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Our Basque Village School in Ituren.

Sad to leave our Basque Village School!

Above Carlos’s bar in Ituren plaza is our Basque village school. This small primary school has currently some 63 children ranging from 3 – 11 years old and all subjects are taught in Basque. The children come from the villages of Ituren, (and its three satellite hamlets of Aurtitz, Latsaga and Ameztia), and from the neighbouring villages of Zubieta and Elgorriaga. However, due to age-old rivalries between Zubieta and Ituren – exemplified by the turbulent carnivals at the end of January – some parents in Zubieta choose to avoid ‘hostile territory’ and send their children to the larger school, further afield, in Santesteban/Donestebe.

The Joaldunak in the plaza outside our Basque village school in Ituren

The Joaldunak in the plaza outside our Basque village school in Ituren

Our Basque village school in Ituren has been officially baptised as the ‘Pulunpa’ School’, ‘Pulunpa Eskola’ – indeed a strange name even by Basque accounts. ‘Pulunpa’ is the Basque onomatopoeia for the sound made by the bells strapped to the backs of the Joaldunak, the famous pagan carnival protagonists that have made the village famous, and lie at the absolute core of Ituren’s identity. The name, in true Basque style, was chosen democratically by the pupils in a ‘naming-the-school’ competition a few years back. The school is the hub of village life and children’s and parents’ routines alike swing to the tune of the school timetable screeching into the plaza for the 9 o’clock morning bell and then returning in more leisurely fashion around 4 o’clock with Tupperwares of chorizo or chocolate sandwiches. Lazy afternoons are then spent in the plaza, catching up on local gossip while the kids run riot or practice Pelota (the national Basque sport a little like squash) against the green walls of the village fronton.

The style of life in the village changes dramatically between term-time and holiday-time and, where some Basque villages mark the beginning of summer by jumping bonfires during the summer solstice, our summer time starts with equal precision and drama with a big water flight in the village square.

Summer sports day at Ituren village school

Summer sports day at Ituren village school

The end of term party in June is a fun and joyous affair and kicks off with an informal sports day of traditional Basque rural sports in the village square. The teams are made up of children, teachers and parents alike. These sports days are organised by Maika, (who else), neighbour, fellow mother, friend, village mascot and Basque Country wood chopping champion, ‘aizkolari’!. There are wheelbarrow races, tugs of war, running races with heavy sacks and weights, ‘txingas,’ and, perhaps most worthy of mention, ‘maizorkas’: a ‘corn-husk’ relay race for which Maika unfailingly signs me up!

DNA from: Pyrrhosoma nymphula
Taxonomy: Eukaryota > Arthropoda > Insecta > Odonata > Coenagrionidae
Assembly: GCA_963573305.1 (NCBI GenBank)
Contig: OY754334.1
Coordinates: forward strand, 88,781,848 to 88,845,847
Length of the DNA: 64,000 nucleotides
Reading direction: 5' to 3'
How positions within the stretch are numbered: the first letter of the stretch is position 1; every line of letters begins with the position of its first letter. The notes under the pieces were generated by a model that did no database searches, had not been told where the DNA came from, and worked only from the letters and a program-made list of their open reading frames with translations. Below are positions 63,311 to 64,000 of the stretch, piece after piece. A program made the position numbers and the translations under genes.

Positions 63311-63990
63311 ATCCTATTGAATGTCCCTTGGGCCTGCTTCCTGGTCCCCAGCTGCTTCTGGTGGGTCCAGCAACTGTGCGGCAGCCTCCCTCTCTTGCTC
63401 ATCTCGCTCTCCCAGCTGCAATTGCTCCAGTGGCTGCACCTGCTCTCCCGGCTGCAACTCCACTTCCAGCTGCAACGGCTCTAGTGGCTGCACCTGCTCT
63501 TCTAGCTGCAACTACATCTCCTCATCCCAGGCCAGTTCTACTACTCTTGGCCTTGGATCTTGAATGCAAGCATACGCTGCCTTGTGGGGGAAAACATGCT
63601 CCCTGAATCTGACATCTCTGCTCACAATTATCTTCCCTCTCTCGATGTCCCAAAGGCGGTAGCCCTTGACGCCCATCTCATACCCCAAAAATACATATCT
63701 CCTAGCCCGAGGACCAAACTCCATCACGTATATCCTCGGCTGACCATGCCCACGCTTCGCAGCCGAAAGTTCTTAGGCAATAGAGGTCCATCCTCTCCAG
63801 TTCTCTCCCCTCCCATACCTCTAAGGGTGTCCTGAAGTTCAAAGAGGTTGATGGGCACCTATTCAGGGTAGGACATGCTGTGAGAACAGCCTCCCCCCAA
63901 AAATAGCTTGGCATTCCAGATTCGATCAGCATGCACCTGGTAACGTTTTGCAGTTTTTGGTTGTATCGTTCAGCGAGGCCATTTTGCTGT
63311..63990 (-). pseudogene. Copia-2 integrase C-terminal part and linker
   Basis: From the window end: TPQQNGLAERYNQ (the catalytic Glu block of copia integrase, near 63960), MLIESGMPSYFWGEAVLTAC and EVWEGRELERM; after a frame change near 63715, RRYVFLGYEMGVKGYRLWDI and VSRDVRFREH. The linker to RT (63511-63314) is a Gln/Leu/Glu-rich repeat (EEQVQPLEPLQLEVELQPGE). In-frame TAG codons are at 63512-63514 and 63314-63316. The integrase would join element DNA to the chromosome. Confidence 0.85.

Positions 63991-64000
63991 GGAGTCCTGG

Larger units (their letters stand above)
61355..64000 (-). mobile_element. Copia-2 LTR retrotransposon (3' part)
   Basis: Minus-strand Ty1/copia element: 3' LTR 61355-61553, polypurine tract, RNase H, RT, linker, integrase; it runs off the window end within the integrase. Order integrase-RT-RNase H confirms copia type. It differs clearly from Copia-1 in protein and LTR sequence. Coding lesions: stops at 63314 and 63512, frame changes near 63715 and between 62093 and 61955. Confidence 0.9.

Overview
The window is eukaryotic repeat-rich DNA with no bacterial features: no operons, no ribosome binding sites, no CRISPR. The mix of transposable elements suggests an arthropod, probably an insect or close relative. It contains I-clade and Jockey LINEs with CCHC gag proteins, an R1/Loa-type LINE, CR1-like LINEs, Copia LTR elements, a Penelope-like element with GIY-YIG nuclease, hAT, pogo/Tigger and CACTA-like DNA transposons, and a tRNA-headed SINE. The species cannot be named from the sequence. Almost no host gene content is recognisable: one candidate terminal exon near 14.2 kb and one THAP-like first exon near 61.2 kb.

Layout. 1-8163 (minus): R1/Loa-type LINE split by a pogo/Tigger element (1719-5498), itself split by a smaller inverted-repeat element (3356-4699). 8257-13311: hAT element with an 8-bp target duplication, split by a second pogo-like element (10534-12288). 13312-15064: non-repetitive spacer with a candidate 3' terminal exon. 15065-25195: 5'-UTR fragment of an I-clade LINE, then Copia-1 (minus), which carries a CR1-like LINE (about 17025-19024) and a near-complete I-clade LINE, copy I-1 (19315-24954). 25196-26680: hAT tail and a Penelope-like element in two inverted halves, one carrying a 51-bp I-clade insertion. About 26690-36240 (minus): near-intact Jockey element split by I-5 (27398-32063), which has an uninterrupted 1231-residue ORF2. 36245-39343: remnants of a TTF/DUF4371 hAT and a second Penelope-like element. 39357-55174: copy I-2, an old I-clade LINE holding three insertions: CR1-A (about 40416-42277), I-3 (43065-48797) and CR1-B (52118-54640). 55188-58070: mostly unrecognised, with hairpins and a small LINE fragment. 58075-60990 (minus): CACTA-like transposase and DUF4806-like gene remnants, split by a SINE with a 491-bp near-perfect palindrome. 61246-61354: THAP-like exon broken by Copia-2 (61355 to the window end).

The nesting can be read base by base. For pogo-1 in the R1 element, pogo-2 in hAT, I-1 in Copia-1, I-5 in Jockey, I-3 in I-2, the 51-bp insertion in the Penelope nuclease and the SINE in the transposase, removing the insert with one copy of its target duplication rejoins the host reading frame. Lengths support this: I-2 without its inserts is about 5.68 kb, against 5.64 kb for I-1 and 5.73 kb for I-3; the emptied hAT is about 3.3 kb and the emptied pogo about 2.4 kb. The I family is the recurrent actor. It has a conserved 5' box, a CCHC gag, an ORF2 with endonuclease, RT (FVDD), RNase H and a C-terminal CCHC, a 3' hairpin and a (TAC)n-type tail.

I remember one sports day a few years back which came after several days of rain and coincided with absolutely perfect hay-making weather. In farming communities like ours there is, understandably, one force greater than that of the school calendar, and it is that of the land: hay-making in June (and often again in August) and bracken-stack making in September. Everything is dropped (tugs of war and maizorkas included) and that particular summer Maika’s carefully organised sports teams were virtually parentless. Spying my English and Swedish guests hovering at the corner of the plaza, she ushered them boldly into the arena (one rarely says no to an axe-wielding, wood-chopping champion) and to this day we savour memories of John, David and Sonia dashing around the plaza in a wheelbarrow with the school kids cheering them on in broken English! It was another of those monumental moments which culturally-enriched us all!

John and David in the wheel barrow race at Ituren village school

John and David in the wheelbarrow race at Ituren village school

After the sports day, the parents and teachers enjoy a large communal lunch under the porticoes of Carlos’s bar, followed by music and dancing which inevitably deteriorate into water fights and a dunk in the river! (The parents avoiding the latter if possible!). A fun and joyous moment for everyone. Summertime has arrived.

And it stays for quite some time.

The summer holidays start around the third week of June and finish about the second week of September.

Apart from the end of term fiestas, other highlights of the Pulunpa school calendar are, naturally, the carnivals themselves. On the Friday before carnivals, the children dress up as witches and demons or miniature Joaldunak with their tiny whips, sheep skins and bells and run riot around the village. Proud parents laden with jumpers and anoraks, Smart phones and umbrellas scuttle after them before sweeping their prodigy back into the warmth for hot chocolate and cake. Everyone then makes their way home (via the bar) to prepare for by far the biggest and most monumental festival of the year, carnivals. (About to take rip next weekend).

Basque, Spanish and English songs at our Christmas party at our Ituren village school

Basque, Spanish and English songs at our Christmas party at our Ituren village school